The True and Only Heaven: Progress and Its Critics

The True and Only Heaven: Progress and Its Critics

The True and Only Heaven: Progress and Its Critics

The True and Only Heaven: Progress and Its Critics

Synopsis

"A major and challenging work.... Provocative, and certain to be controversial.... Will add important new dimension to the continuing debate on the decline of liberalism." -William Julius Wilson, New York Times Book Review

Excerpt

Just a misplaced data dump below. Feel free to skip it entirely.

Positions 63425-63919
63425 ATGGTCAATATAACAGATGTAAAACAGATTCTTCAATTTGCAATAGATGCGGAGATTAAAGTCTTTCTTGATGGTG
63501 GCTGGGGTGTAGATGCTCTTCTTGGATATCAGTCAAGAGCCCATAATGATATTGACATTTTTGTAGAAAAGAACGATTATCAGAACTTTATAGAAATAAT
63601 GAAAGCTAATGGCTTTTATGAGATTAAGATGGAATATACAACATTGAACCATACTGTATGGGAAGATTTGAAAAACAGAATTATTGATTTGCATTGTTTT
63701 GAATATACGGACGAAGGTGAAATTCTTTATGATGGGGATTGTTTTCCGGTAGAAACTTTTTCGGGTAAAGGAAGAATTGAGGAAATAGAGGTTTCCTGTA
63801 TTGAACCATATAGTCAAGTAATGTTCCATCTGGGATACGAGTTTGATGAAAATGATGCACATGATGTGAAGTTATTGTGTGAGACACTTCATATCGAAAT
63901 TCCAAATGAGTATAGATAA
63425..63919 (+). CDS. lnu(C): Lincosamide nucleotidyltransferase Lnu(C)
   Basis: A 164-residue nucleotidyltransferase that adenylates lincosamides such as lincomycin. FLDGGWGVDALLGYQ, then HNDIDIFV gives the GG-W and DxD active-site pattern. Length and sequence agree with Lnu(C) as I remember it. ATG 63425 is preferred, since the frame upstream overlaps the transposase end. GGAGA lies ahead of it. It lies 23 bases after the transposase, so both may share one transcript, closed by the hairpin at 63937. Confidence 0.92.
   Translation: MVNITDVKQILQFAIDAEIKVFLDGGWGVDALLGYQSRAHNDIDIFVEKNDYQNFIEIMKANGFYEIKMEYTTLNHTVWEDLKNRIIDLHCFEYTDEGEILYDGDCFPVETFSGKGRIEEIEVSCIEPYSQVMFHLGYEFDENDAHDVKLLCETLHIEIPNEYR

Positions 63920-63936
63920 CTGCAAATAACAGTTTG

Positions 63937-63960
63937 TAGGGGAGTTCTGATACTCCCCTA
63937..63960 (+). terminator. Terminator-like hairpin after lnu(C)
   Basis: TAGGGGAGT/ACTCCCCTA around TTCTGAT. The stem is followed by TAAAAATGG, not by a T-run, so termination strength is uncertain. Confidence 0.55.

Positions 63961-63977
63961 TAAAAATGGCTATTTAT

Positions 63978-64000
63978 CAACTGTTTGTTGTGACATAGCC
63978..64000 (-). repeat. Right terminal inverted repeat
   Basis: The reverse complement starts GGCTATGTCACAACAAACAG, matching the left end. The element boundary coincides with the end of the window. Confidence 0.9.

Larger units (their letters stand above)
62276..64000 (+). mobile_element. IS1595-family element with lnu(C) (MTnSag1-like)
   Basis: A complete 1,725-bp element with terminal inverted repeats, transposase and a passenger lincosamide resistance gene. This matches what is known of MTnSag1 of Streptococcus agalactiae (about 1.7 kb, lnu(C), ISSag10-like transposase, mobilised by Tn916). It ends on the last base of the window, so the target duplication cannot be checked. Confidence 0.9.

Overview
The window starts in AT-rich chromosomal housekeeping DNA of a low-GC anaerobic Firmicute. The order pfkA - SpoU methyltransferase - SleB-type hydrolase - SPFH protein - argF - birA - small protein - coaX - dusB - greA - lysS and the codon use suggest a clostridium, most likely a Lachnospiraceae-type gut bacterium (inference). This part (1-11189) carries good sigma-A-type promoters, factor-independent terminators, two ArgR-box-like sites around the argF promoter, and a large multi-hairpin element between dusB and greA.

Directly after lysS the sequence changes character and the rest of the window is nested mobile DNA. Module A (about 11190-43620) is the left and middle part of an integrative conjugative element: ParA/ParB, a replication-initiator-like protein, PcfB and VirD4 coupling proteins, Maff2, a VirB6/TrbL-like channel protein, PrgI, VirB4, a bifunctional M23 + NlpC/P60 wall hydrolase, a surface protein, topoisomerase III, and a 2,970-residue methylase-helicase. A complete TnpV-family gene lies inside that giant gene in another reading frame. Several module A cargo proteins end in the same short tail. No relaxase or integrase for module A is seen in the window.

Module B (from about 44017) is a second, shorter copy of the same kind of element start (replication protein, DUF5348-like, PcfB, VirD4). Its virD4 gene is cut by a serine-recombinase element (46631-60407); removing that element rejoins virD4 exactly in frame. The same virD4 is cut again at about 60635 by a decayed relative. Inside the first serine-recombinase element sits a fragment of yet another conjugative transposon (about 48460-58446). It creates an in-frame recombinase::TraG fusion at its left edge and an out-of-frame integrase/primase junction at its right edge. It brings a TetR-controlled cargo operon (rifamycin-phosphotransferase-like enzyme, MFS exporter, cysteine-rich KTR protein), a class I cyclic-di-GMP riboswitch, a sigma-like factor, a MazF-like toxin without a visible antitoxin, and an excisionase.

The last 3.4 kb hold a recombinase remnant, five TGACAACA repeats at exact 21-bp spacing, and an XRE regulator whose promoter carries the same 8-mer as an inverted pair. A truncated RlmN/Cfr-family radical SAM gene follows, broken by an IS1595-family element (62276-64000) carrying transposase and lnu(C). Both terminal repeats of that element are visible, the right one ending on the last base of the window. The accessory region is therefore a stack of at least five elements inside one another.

This inquiry began with a deceptively simple question. How does it happen that serious people continue to believe in progress, in the face of massive evidence that might have been expected to refute the idea of progress once and for all? the attempt to explain this anomaly—the persistence of a belief in progress in a century full of calamities—led me back to the eighteenth century, when the founders of modern liberalism began to argue that human wants, being insatiable, required an indefinite expansion of the productive forces necessary to satisfy them. Insatiable desire, formerly condemned as a source of frustration, unhappiness, and spiritual instability, came to be seen as a powerful stimulus to economic development. Instead of disparaging the tendency to want more than we need, liberals like Adam Smith argued that needs varied from one society to another, that civilized men and women needed more than savages to make them comfortable, and that a continual redefinition of their standards of comfort and convenience led to improvements in production and . . .

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